Customer Accounts - Market Value of a Short Position

Now that you understand the purpose of the short position, you need to know how to account for it in terms of market value.

The current initial Reg T requirement is the same, long or short: 50% of market value. Essentially, the investor must deposit half the proceeds of a short sale into the margin account: for example, if he wanted to short $100,000 worth of shares, he would have to put $50,000 of that directly into the account.

Let's see how that works:


$100,000 Long Market Value
$50,000 Debit Balance
$150,000 Credit Balance

Exam Tips and Tricks
For your exam, remember that on the short side, a margin account will always have a credit balance.


The credit balance and the equity are the same only on the long side. To come up with the equity on the short side, you have to subtract out the short market value, which is the total market value of all securities sold short through the margin account, as of the previous close. In our example, that initial amount would be $100,000, the sale proceeds. Thus, the equity initially would be $50,000, the cash deposited to meet the margin requirement.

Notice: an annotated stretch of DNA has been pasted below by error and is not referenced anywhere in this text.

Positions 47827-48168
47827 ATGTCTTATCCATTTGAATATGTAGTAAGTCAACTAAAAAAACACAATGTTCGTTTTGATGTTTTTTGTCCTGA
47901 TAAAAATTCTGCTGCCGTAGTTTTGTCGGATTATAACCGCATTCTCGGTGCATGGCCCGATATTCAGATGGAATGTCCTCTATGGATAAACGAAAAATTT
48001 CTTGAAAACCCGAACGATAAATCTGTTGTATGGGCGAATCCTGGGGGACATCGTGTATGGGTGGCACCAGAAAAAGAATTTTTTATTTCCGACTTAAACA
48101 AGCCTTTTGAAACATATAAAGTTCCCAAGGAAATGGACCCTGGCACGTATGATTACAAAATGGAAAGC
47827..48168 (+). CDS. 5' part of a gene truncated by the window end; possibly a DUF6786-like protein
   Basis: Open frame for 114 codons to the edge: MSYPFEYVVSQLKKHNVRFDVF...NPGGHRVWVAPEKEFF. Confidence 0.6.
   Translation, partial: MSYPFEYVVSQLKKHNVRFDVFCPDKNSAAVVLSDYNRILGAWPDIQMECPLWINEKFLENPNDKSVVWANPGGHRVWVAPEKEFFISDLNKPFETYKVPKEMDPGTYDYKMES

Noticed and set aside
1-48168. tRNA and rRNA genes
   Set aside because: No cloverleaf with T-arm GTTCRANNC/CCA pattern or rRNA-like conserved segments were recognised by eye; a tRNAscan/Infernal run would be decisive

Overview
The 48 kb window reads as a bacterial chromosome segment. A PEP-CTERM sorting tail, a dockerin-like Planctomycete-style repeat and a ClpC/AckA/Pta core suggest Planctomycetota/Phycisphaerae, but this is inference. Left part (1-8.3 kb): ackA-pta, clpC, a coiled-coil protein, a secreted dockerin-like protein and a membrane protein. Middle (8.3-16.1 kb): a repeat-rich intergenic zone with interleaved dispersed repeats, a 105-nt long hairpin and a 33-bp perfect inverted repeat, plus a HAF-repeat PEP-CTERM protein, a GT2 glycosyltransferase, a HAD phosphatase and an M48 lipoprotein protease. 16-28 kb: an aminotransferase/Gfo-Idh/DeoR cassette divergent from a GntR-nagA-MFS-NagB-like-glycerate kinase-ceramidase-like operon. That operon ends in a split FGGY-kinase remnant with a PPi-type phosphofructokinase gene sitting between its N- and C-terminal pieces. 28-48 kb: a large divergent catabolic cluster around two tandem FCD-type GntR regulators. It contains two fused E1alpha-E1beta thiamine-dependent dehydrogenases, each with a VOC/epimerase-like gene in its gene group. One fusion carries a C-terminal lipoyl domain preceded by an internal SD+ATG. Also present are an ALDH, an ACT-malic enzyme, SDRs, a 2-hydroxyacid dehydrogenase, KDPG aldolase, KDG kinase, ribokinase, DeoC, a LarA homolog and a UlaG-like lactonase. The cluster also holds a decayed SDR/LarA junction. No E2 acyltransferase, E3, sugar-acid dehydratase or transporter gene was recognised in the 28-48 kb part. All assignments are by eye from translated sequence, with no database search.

As you know, the short seller takes a loss if the stock price goes up after the transaction. Unless the transaction constitutes a wash sale, the investor is allowed to take the loss for tax purposes.

Costs And Fees Associated With Investments


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